Pruritus: What is it? Symptoms, Causes, and Treatment


It may not be a common occurrence but at times people do complain about wanting to itch their skin off. When hearing of such urges to continuously itch, the immediate response would be to check for insect bites or any such triggers which may be causing it. However, having chronic itching is an actual skin condition and it is known as Pruritus.

What is Pruritus?

Pruritus is the medical term given to chronically itchy skin. This causes an uncomfortable and often irritating sensation that continuously spurs on the urge to scratch at the skin (1). It is usually caused by dry skin, and more often than not, pruritus itself is a symptom for a variety of conditions.

The way you skin appears during this skin condition highly depends on what initially triggers the itch. This condition is more common in elders and middle-aged people, mainly because the skin is known to become drier as you age.

There are glands on the skin known as sebaceous glands, which are responsible for producing an oily substance known as sebum (2). Sebum is what gives skin its characteristic sheen and when healthy, it provides the skin with a glow. However, as we age, this production of sebum reduces, and skin tends to undergo elastosis, wherein the skin loses its elasticity and supple look (3). This is one of the major reasons why pruritus in older people tends to result in reddening, irritation and even bleeding.

The form of itching may vary from person to person and exhibit itself in different ways based on the condition causing it. It may start all over the body, or sometimes target small and specific regions.

The severity of the condition and the duration for which it lasts can help decide if a doctor needs to be consulted about the condition. In case of extreme redness, bumps and dry skin, lasting for longer than two weeks are indicators that a professional consultation is in order. The above stated are the usual symptoms which hint at pruritus.

Doctors always request patients to resist the urge to itch or scratch, since this inevitably leads to breaks and cracks in the skin. This is an invitation for harmful pathogens and bacteria to infect the wound. This can then lead to disastrous consequences if left unaddressed. Keeping track of your patterns of itching and the reaction of your skin to it can sometimes help in determining the underlying cause of the itch.

The best care for such a skin condition is to always begin with better self-care, particularly in the form of moisturizing the skin and keeping dryness at bay. Although, when they are symptoms of further hidden internal conditions like anemia or kidney or liver failure, or thyroid issues, the itchy skin is more long drawn and lasting (4).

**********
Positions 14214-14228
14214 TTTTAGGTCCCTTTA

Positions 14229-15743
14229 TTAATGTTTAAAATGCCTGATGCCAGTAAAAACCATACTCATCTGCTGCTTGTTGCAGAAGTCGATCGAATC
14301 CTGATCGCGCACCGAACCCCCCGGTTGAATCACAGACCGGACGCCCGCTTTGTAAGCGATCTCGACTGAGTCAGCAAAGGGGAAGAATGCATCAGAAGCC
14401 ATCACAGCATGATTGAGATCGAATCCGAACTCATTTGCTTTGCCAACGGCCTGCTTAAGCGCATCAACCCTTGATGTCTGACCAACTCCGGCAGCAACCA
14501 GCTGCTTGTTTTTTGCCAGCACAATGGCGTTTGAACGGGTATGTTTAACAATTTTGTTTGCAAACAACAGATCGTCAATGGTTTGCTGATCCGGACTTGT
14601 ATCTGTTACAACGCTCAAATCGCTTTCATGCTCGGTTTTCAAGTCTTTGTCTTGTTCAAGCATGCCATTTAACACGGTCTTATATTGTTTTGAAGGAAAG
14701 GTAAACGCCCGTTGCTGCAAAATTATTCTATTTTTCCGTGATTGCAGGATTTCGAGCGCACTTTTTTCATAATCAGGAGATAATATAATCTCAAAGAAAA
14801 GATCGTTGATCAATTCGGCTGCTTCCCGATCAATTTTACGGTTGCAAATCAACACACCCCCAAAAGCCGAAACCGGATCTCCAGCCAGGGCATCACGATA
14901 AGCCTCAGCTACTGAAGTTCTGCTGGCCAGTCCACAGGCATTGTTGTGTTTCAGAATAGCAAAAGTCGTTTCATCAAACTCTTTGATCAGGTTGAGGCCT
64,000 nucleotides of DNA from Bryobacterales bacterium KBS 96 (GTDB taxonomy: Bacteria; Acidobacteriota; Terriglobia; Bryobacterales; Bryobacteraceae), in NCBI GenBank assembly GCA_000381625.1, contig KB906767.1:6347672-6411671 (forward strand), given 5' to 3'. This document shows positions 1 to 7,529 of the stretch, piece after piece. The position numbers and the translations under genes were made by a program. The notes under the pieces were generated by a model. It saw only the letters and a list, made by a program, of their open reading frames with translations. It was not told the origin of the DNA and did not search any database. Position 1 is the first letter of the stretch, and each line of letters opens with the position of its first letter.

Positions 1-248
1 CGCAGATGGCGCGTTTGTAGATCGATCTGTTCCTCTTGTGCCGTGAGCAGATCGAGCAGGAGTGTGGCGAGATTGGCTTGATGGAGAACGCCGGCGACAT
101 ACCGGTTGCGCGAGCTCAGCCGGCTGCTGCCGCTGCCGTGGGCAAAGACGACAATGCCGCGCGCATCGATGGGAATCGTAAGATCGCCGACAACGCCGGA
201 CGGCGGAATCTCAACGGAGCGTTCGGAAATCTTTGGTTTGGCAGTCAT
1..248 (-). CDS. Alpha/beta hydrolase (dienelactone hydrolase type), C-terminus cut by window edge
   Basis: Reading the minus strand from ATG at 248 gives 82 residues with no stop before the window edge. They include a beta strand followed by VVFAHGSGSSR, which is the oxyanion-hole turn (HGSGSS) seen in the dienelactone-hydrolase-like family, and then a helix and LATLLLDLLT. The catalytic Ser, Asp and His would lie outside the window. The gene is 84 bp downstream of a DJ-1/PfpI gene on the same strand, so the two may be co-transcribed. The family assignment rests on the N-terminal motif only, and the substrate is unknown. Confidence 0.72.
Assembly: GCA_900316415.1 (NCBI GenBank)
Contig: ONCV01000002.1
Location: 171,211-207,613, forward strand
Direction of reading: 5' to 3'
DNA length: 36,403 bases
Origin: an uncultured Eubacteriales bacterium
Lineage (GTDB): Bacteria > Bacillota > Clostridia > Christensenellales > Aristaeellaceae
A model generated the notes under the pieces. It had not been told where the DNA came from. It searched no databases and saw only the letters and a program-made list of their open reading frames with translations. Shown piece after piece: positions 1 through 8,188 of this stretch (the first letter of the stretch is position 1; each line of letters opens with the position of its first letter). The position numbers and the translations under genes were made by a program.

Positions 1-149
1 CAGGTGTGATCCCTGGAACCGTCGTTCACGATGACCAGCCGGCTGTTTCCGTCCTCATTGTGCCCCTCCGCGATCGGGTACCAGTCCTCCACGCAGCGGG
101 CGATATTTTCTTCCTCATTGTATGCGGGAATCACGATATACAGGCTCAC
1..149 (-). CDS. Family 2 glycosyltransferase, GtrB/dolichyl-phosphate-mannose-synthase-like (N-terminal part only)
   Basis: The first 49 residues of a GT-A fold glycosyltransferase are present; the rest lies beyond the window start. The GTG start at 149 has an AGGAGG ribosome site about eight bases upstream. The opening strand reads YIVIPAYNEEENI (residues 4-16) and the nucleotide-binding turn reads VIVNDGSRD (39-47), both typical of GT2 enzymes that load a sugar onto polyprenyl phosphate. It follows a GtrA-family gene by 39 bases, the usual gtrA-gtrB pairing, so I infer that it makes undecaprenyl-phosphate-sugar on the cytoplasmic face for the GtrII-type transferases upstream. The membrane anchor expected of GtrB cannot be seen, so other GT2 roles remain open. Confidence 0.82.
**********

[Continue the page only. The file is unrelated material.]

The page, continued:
Nerve damage and nerve disorders can also sometimes cause itchy skin that does not give up, and these are just a few of the instances where you must visit a doctor at the earliest. Along with this, pregnant women can also complain of this condition, since hormonal changes during the period can cause random changes to the skin’s health, and so trigger pruritus.

What is Brachioradial Pruritus?

Brachioradial pruritus is a more advanced form of this condition, which is termed to be a neurogenic itch syndrome (5).  This tends to target the upper parts of the body and mainly over the arms, shoulder and the brachioradialis muscle. As it is with normal pruritus, scratching at the itch only worsens the itch and the skin’s condition.

The easiest ways to treat this would be to soothe the skin with ice packs and for long lasting relief, it depends on what doctors suggest as forms of skin therapy. Only medical help can provide any long-term relief from such a condition.

What is Pruritus of the scalp?

Commonly known as scalp pruritus, this form of the itchy scalp can be one of the toughest forms of pruritus to treat. The scalp is generally a part of our skin with more complex neural structures and dense hair follicle regions. So itching in this region is tough to control and diagnosis takes a considerable amount of time.

This is known to distress patients who suffer from the condition because it usually accompanies far more serious skin conditions like psoriasis or even seborrheic dermatitis (6).  Both of these are known to be chronic and repeating skin conditions. This is treated by addressing the root causes, which are the actual skin conditions causing the pruritus and this usually means medication as well as dermatologist consultations.

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Picture of Dr Jisha Gomez

Dr Jisha Gomez

She is a highly skilled dermatology physician with strong expertise in improving skin & hair health through the development of corrective treatment combinations. She completed her Post-graduate Diploma in Dermatology from Cardiff, UK & Fellowship in Aesthetic Medicine (FAM) from the Institute of Laser and Aesthetic Medicine, Delhi with over 5+ years experience treating skin patients. She has worked in Government hospitals in Trivandrum and Bangalore. She is actively involved in creating awareness for healthy skin, breaking the social stigma based on skin colour & stopping steroid abuse in our country.